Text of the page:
Illinois Sheriff Confirms Statewide Amber Alert Was Not True, No Child in Danger

December 16, 2018 Updated: December 16, 2018

The Peoria County Sheriff’s Office in Illinois said a story about a 13-month-old baby being abducted over the weekend was fabricated, according to reports.

An Amber Alert was issued for Bentley Dutz, the child, after reports said he was in the back of a gold 2000 Ford Taurus when it was stolen at a gas station.

However, Peoria County Sheriff Brian Asbell told the Central Illinois Proud website that the story appears to be fake.

Officials are now working to gain details about what happened.

A Facebook post from the Illinois State Police reads: “UPDATE: According to Peoria County Sheriff Brian Asbell, the whole story is fabricated. There is not a child in danger. Illinois State Police say they have a suspect in custody. They are working to find out what happened.”

A prior update said: “AMBER ALERT: A 13-month-old baby boy is missing after three people stole a car he was in. Vehicle was stolen from the Circle K in Farmington, Illinois. An Amber Alert is being issued for 13-month-old, Bentley Dutz.”

One person is now in custody.

A suspect was named in the case before officials described it as a hoax. James T. Jackson, 24, was named as a suspect in the case, but he is now saying he was not home at the time and had nothing to do with the crime, according to the report.

Missing Children

There were about 464,324 missing children reported in the FBI’s National Crime Information Center last year, said the National Center for Missing and Exploited Children. When a child is reported missing to law enforcement, they must be entered into the database as per federal law. “Unfortunately, since many children are never reported missing, there is no reliable way to determine the total number of children who are actually missing in the U.S.,” said the group.

“Of the nearly 25,000 runaways reported to NCMEC in 2017, one in seven were likely victims of child sex trafficking. Of those, 88 percent were in the care of social services when they went missing,” the group says on its website. Another 5 percent are family abductions, less than 1 percent are nonfamily abductions, and 1 percent are lost, injured, or otherwise missing children.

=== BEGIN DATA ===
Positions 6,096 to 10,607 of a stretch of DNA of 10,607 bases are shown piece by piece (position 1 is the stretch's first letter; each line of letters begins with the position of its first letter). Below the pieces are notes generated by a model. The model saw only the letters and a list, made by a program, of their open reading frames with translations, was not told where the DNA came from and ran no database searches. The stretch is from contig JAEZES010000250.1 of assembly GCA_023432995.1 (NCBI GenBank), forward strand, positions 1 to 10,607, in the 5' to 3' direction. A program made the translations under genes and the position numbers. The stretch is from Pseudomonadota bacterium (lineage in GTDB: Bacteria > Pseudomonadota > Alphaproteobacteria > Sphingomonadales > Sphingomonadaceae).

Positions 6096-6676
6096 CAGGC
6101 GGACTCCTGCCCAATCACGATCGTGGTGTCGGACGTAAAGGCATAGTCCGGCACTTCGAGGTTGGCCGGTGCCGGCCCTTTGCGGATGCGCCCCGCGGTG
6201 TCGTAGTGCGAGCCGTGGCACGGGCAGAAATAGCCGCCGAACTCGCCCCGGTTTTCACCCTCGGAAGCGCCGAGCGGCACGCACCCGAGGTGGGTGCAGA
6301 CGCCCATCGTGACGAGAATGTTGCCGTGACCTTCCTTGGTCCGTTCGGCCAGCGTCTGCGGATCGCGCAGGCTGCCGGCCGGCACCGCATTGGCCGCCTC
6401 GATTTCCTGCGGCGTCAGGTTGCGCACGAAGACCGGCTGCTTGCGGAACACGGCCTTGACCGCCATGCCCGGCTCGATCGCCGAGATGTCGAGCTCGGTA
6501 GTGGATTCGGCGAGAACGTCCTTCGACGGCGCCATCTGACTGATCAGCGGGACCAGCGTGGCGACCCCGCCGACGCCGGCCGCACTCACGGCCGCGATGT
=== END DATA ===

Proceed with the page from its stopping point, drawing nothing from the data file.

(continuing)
Meanwhile, the organization has received more than 10 million reports via its online tipline and the majority are about  images that show alleged sexual abuse of children, online “sextortion” attempts, child sex trafficking, and sexual molestation

According to the NCMEC’s website, if your child appears to be missing, it recommends searching through piles of laundry, in and under beds, in large appliances, vehicles and trunks, crawl spaces, or other places.

“Notify the store manager or security office if your child cannot be found when in a store. Then immediately call your local law enforcement agency. Many stores have a Code Adam plan of action in place. When you call law enforcement provide law enforcement with your child’s name, date of birth, height, weight, and descriptions of any other unique identifiers such as eyeglasses and braces,” the organization says.

It also recommends to immediately call the police or sheriff’s department.

It says: “Tell them when you noticed your child was missing and what clothing he or she was wearing. Request law enforcement authorities immediately enter your child’s name and identifying information into the FBI’s National Crime Information Center Missing Person File.”